Review of Cornea & Contact lenses

Critical Measurements to Improve Scleral Lens Fitting

Gathering as much data as possible can help streamline the process and provide better outcomes.

By Jason Jedlicka, OD

Release Date: September 2015
Expiration Date: September 1, 2018

Goal Statement:

This course reviews methods for capturing and interpreting essential measurements when fitting scleral lenses.

Faculty/Editorial Board:

Jason Jedlicka, OD, and Greg DeNaeyer, OD

Credit Statement:

This course is COPE approved for 1 hour of CE credit. COPE ID 46692-CL. Please check your state licensing board to see if this approval counts toward your CE requirement for relicensure.

Joint Sponsorship Statement:

This continuing education course is joint-sponsored by the Pennsylvania College of Optometry.

Disclosure Statement:

Dr. Jedlicka has no finanical interest in any products mentioned. Dr. DeNaeyer is a shareholer of Precision Ocular Metrology and received royalty payments for the Europa lens.


Fig. 1. Corneal topography display demonstrating a corneal diameter of 12.19mm, confirmed by manual measurement of 12.2mm.

Scleral lenses have always been a mainstay of a specialty contact lens practice, offering patients with irregular corneas and severe ocular surface disease alike the chance to benefit from lens wear. But the category has been enjoying a renaissance in recent years, as the evolution of scleral lens designs has given us more fitting options—namely, standard and reverse geometry designs, toric curves in the landing and transition zones, and toric and multifocal optics—that in turn allow us to offer these lenses beyond the core group of traditional scleral patients.

While this increase in scleral lens parameter options gives practitioners the ability to fit a wider range of eyes, it may make perfecting the fit itself more challenging. Technology, on the other hand, is providing information that can help us fit these lenses quicker and more accurately.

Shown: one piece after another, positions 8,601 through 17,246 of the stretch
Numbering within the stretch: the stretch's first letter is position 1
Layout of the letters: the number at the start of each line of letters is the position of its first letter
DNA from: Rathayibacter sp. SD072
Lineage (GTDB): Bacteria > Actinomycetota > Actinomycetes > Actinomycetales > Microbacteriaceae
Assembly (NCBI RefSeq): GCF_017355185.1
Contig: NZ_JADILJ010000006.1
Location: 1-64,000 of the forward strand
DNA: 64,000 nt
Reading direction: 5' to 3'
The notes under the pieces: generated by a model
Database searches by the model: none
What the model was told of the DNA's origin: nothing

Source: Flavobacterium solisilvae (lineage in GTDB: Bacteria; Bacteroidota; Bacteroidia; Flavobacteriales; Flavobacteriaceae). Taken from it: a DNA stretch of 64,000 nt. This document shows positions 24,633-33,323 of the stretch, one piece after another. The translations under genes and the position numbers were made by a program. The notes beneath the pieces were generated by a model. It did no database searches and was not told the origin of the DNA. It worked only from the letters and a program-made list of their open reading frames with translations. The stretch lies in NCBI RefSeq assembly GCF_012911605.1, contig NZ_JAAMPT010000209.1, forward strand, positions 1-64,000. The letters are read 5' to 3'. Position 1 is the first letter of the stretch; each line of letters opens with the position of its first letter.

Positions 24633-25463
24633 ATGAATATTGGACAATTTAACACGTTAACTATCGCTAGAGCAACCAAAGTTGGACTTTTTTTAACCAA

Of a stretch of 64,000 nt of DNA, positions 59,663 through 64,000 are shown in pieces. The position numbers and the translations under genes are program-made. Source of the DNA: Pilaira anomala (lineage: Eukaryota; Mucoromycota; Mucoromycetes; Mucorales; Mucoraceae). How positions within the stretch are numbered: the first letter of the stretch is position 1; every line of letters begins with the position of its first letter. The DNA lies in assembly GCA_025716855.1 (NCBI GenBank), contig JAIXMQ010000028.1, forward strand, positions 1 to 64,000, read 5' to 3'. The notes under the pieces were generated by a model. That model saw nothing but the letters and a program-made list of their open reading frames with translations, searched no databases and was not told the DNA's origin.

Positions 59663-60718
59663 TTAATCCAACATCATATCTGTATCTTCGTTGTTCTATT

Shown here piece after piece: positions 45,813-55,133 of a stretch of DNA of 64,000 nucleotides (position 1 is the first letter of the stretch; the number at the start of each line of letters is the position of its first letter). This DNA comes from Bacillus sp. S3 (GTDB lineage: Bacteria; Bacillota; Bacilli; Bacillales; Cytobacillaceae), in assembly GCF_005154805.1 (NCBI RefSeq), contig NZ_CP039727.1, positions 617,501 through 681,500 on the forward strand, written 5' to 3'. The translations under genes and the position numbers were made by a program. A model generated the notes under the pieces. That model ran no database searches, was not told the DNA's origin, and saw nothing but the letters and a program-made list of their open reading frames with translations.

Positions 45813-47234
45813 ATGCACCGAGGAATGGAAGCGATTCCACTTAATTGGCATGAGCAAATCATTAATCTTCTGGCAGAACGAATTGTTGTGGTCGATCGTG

This article reviews some of the newer approaches to the evaluation and fit.

The Limits of Diagnostic Sets

Traditionally, scleral lenses are fit using one or several diagnostic sets. Practitioners use accompanying fitting guides based on keratometry readings, ocular surface health and patient history to select an initial diagnostic lens; alternatively, they can simply choose a lens from the middle of the set to start with and adjust their selection accordingly based on the amount of lens depth needed. Some scleral lens fitters may opt to look at the profile of the eye they're fitting and use their experience to tell them which lens is most appropriate.

Fig. 2. HVID ruler for measuring horizontal corneal diameter.

These techniques, however, while sometimes accurate, are difficult to teach and unreliable overall. Keratometric readings provide little information about the ocular surface, even when combined with ocular history such as a diagnosis of keratoconus or surgical procedures. If blind-selecting a lens, practitioners face the issue of identifying the necessary depth adjustments—assuming the fitting set is appropriate for the eye shape to begin with. Thus, a more appropriate measurement system is needed.

Selecting a Lens

While scleral lenses, unlike corneal lenses, vault the cornea to rest on the sclera, it is still vital for the practitioner to understand the contours of the patient's cornea to ensure adequate but not excessive vault, which, after allowing for lens settling, should be approximately 150μm to 250μm centrally and then and taper back to eventually land on the sclera just past the limbus. Inadequate vault can result in cornea/lens touch and associated problems, as well as difficulty with lens removal due to capillary attraction; excessive vault can inhibit oxygen flow, patient comfort and ease of application. Aligning a scleral lens properly also lessens the need for high prescriptions that may reduce visual acuity, which can occur especially when fitting steep corneal lenses in keratoconus, for example. Corneal topography can be used to ascertain corneal diameter or horizontal visible iris diameter (HVID), corneal apex location and the sagittal height of the cornea at a 10mm chord. 

Anterior segment depth measurements obtained using optical coherence tomography (OCT) or Scheimpflug imaging is another way to improve the fit of a scleral lens. The initial fitting process can be streamlined by use of OCT or Scheimflug imaging, as these instruments obtain objective measurements of the depth of the cornea and sclera out to nearly 15mm, thereby providing a known starting point for diagnostic fitting.  In addition, these images allow the fitter to see the contour of the cornea and sclera, to help determine if a particular fitting set may be more ideal than others. OCT can also be used to evaluate the success of a fit at follow up by providing precise measurements of the tear reservoir and edge contour to the sclera after a period of wear, without having to remove or manipulate the lens on eye.